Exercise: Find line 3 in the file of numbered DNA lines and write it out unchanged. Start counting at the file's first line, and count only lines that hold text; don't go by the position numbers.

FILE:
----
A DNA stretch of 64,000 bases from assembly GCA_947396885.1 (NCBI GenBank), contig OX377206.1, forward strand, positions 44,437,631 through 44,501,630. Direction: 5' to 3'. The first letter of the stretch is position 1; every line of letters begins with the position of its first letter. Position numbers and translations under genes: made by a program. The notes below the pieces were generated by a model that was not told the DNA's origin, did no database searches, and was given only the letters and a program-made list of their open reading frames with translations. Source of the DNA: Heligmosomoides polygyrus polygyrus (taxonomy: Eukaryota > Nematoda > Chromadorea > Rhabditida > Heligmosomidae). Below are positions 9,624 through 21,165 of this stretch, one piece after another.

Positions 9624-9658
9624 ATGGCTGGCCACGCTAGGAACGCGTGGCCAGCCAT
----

9624 ATGGCTGGCCACGCTAGGAACGCGTGGCCAGCCAT